Gansu Survey of Children and Families Papers

Document Type

Journal Article

Date of this Version

10-9-2009

Comments

In press from:

Meng Zhao, Paul Glewwe, What determines basic school attainment in developing countries? Evidence from rural China, Economics of Education Review, In Press, Accepted Manuscript, Available online 9 October 2009, ISSN 0272-7757

DOI: 10.1016/j.econedurev.2009.10.008
URL: http://www.sciencedirect.com/science/article/B6VB9-4XDMHNB-3/2/c813488f4ce4baf3e8964db31d116890

Abstract

This paper analyzes recent household survey data from Gansu, a less developed province in Northwest China, to examine school attainment in a poor rural area of China. Censored ordered probit regressions are used to estimate the determinants of years of schooling. Child nutritional status, as measured by height-for-age Z-scores, and household income have positive effects on completed years of schooling. Mothers’ education and attitudes toward children's education also have strong effects. Children of mothers with 6 years of primary education will go to school 1.4 years longer than their counterparts whose mothers who have no education. Science labs in lower secondary schools appear to have positive impacts; providing a science lab is estimated to extend years of schooling by 1.8 years. Finally, teachers’ experience in lower secondary schools also has a strong positive impact on school attainment.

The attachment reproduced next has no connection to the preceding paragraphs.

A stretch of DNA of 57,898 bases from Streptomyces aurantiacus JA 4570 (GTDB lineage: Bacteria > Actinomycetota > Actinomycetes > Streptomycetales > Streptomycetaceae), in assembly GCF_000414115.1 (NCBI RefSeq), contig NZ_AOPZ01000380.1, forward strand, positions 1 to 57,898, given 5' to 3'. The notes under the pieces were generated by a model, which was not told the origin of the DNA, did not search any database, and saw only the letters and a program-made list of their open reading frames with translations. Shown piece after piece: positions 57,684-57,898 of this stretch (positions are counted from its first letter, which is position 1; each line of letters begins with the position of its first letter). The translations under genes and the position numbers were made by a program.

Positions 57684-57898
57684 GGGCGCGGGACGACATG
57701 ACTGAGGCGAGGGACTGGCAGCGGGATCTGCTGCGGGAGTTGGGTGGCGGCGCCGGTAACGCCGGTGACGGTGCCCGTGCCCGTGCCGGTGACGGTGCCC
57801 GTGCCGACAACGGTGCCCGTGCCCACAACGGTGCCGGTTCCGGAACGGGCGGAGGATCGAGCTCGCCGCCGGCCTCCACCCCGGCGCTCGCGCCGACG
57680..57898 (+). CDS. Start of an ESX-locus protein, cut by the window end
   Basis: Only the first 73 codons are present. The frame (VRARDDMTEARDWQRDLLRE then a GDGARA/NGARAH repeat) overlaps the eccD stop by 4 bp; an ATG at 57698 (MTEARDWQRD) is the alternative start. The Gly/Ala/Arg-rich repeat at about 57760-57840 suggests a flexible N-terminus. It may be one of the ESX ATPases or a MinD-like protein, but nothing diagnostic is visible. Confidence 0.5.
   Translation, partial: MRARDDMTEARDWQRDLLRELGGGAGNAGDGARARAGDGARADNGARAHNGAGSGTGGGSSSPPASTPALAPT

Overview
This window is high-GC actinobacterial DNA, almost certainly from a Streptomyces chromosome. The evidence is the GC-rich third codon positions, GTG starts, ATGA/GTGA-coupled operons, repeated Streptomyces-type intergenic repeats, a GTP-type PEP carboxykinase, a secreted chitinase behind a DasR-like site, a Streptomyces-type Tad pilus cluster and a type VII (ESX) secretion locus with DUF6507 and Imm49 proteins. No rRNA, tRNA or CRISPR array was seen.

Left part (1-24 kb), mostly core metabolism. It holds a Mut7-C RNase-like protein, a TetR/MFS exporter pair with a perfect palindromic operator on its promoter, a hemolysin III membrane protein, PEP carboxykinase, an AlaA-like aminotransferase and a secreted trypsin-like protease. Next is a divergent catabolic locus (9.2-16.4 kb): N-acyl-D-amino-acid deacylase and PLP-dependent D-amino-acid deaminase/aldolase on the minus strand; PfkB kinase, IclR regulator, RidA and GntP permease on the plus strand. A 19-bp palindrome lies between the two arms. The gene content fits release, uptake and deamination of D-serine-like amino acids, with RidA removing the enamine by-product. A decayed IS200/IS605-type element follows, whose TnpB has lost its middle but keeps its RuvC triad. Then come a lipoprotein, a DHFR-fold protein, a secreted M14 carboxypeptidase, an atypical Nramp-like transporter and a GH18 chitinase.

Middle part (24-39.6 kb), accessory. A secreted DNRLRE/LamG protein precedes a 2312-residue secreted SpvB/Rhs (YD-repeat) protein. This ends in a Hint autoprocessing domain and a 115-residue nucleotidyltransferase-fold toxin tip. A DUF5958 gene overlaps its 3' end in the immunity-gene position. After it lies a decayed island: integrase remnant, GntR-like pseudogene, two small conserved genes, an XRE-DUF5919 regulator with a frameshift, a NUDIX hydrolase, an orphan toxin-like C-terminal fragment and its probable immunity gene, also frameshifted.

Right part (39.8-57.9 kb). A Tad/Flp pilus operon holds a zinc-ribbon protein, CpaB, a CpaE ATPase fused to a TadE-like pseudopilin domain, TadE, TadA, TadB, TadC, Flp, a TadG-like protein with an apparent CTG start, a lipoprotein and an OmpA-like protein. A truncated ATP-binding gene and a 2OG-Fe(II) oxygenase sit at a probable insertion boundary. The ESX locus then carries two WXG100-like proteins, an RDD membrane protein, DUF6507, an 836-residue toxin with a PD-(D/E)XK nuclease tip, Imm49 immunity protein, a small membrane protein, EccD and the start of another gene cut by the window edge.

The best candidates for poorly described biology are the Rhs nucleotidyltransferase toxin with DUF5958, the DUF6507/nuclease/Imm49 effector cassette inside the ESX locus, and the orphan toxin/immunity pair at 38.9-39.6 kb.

Keywords

Demand for schooling, economic development, child nutrition, China

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Date Posted: 15 October 2009

This document has been peer reviewed.